Valentine’s Day

Welcome back to the 255! Fresh winter snow outside, a mug of piping hot chocolate in your hand, and the warmth of a blanket or two; what could possibly be more romantic? February is often viewed as “a month of romance” all centered around the internationally celebrated Valentine’s Day. Each year couples all around the globe attempt to muster together a series of activities that honor their romance and love for each other. But why? In reality, who is this notorious St. Valentine that we all learned about in elementary school? How has Valentine’s day changed throughout history? And why is the holiday centered about romance and love? Yupp, you guessed it. This post highlights the history of Valentine’s Day in our efforts to debunk some common misconceptions and share with you the reality behind this annual holiday.

The tradition of Valentine’s Day dates back to its predecessor, Lupercalia. Lupercalia is a Pagan festival dedicated to Faunus, the Roman God of Agriculture. This holiday took place in the ides of February to celebrate the changing of the seasons. Often through sacrificing livestock, participants of Lupercalia would honor the Roman God, Faunus, and wish for fertility in the upcoming harvest. In the Middle Ages, the Christian Church deemed the celebration of Lupercalia unholy and barbaric. As a result, the holiday was “christianized” and the theme of love and romance replaced its traditional roots. Many Europeans believed February to be the start bird mating season and thus justified the new thematic holiday. Finally, religious authorities named the celebration after Saint Valentine which popularized the official title “Valentine’s Day.” The first recorded work mentioning the holiday was Geoffrey Chaucer’s Parliament of Fowls.

But who was Saint Valentine? Although the historical figure, St. Valentine, is commonly mentioned in a single telling of a medieval romantic, the reality couldn’t be further from the truth. The Church recognizes three different Saint Valentines. The first defied King Claudius II’s law prohibiting the marriage of men in the military by secretly holding ceremonies for young couples wishing to be wed. When Claudius discovered Valentine’s secret endeavors, he was immediately sentenced to death. The second St. Valentine was a bishop in Europe, living in the same time period as Claudius II. He too was eventually sentenced to death and beheaded. Finally, the last recognized Valentine assisted Christians escaping Roman prisons. He was said to have fallen in love with the daughter of one of the prison guards. Unshockingly, this Valentine, too, was sentenced to death. Before he died, he wrote a letter to his young love in which he famously signed From your Valentine at the end. Whether or not any of these stories are true, the character of St. Valentine quickly became a reflection of heroism and romance in defiance of power figures.

Through historic poetry and literature, the connection between romance and Valentine’s Day solidified. The earliest recognition of Valentine’s Day as an annual celebration of love is in the Charter of the Court of Love by Charles VI of France in 1400. Since then, references to Valentine’s Day became common in poetry and literature. A reference even made it into Shakespeare’s Hamlet in which he writes:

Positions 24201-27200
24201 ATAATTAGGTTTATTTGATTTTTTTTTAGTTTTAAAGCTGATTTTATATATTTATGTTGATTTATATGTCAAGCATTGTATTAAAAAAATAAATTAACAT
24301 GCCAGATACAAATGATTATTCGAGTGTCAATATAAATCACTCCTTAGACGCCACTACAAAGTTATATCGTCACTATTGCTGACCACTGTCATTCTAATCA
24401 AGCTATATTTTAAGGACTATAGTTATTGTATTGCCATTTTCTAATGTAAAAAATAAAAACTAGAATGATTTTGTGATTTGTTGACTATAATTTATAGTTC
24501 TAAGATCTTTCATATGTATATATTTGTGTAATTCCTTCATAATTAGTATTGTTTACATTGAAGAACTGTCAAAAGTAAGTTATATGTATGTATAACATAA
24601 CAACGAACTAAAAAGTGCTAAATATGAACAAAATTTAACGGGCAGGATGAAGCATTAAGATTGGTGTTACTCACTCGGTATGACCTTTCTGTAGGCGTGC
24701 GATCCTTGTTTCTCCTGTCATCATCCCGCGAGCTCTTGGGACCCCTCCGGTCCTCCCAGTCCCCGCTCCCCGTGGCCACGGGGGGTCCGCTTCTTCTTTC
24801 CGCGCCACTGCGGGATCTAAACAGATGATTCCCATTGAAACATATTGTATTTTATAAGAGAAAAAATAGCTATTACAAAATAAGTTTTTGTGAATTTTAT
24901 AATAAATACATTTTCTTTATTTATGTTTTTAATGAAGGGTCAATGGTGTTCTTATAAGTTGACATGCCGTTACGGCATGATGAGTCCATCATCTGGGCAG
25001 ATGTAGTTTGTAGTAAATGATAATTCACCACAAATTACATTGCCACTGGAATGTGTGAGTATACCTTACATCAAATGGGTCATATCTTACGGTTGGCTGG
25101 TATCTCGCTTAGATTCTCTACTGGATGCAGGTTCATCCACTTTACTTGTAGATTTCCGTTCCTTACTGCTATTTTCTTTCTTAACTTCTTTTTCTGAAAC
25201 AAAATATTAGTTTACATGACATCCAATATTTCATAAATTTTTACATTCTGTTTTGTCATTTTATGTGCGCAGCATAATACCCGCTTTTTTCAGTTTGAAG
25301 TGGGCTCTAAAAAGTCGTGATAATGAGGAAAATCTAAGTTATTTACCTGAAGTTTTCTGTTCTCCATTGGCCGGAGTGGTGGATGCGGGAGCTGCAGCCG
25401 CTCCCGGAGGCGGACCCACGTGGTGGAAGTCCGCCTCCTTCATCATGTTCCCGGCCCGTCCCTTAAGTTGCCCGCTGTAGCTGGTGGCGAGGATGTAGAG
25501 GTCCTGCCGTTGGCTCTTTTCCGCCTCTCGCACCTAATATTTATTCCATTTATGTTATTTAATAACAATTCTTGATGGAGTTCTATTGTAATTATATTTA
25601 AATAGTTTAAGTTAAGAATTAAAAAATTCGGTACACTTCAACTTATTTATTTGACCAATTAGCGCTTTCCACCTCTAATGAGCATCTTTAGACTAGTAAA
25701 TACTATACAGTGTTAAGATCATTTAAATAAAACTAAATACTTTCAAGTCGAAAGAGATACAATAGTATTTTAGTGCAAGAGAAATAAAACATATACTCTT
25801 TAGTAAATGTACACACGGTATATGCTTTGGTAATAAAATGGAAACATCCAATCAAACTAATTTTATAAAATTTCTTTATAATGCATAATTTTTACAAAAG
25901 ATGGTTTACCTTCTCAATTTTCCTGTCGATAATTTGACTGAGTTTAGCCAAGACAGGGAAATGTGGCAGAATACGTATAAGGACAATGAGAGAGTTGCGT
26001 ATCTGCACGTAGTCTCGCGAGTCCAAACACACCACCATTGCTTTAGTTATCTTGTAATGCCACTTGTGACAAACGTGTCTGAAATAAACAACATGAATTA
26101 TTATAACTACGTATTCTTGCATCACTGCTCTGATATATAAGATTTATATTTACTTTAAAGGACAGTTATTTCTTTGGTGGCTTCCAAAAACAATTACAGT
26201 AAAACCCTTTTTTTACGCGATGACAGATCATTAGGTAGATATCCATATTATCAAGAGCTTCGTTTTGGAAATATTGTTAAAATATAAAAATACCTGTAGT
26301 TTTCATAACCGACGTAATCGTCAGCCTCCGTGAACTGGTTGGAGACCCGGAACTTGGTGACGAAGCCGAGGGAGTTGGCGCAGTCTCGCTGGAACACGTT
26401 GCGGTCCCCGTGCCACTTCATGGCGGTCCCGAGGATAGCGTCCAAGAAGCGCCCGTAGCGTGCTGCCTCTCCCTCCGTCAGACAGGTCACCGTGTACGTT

“To-morrow is Saint Valentine’s day, All in the morning betime, And I a maid at your window, To be your Valentine. Then up he rose, and donn’d his clothes, And dupp’d the chamber-door; Let in the maid, that out a maid Never departed more.”

Hamlet, Act IV, Scene 5, William Shakespeare

And through the expansion of Western thought through colonialism and capitalism, the holiday has become internationally recognized as an annual celebration of love and romance. In honor the holiday this year, we wanted to share with you one of our favorite love poems.

“i carry your heart with me(i carry it in
my heart)i am never without it(anywhere
i go you go,my dear;and whatever is done
by only me is your doing,my darling)
                                                      i fear
no fate(for you are my fate,my sweet)i want
no world(for beautiful you are my world,my true)
and it’s you are whatever a moon has always meant
and whatever a sun will always sing is you

here is the deepest secret nobody knows
(here is the root of the root and the bud of the bud
and the sky of the sky of a tree called life;which grows
higher than soul can hope or mind can hide)
and this is the wonder that’s keeping the stars apart

i carry your heart(i carry it in my heart)” – E.E. Cummings

No matter how you celebrate Valentine’s Day, all of us here at the 255 wish you and your loved ones the best. We hope you enjoyed this post and walk away with a greater understanding of the history and reality behind Valentine’s Day. Instead of focusing on the stereotypical notions of romantic relationships and gift giving, we encourage you to self reflect on your definition of love and joy and celebrate accordingly. Lastly, as always, a gentle reminder to be kind, stay safe, and constantly give love and joy both to yourself and others.

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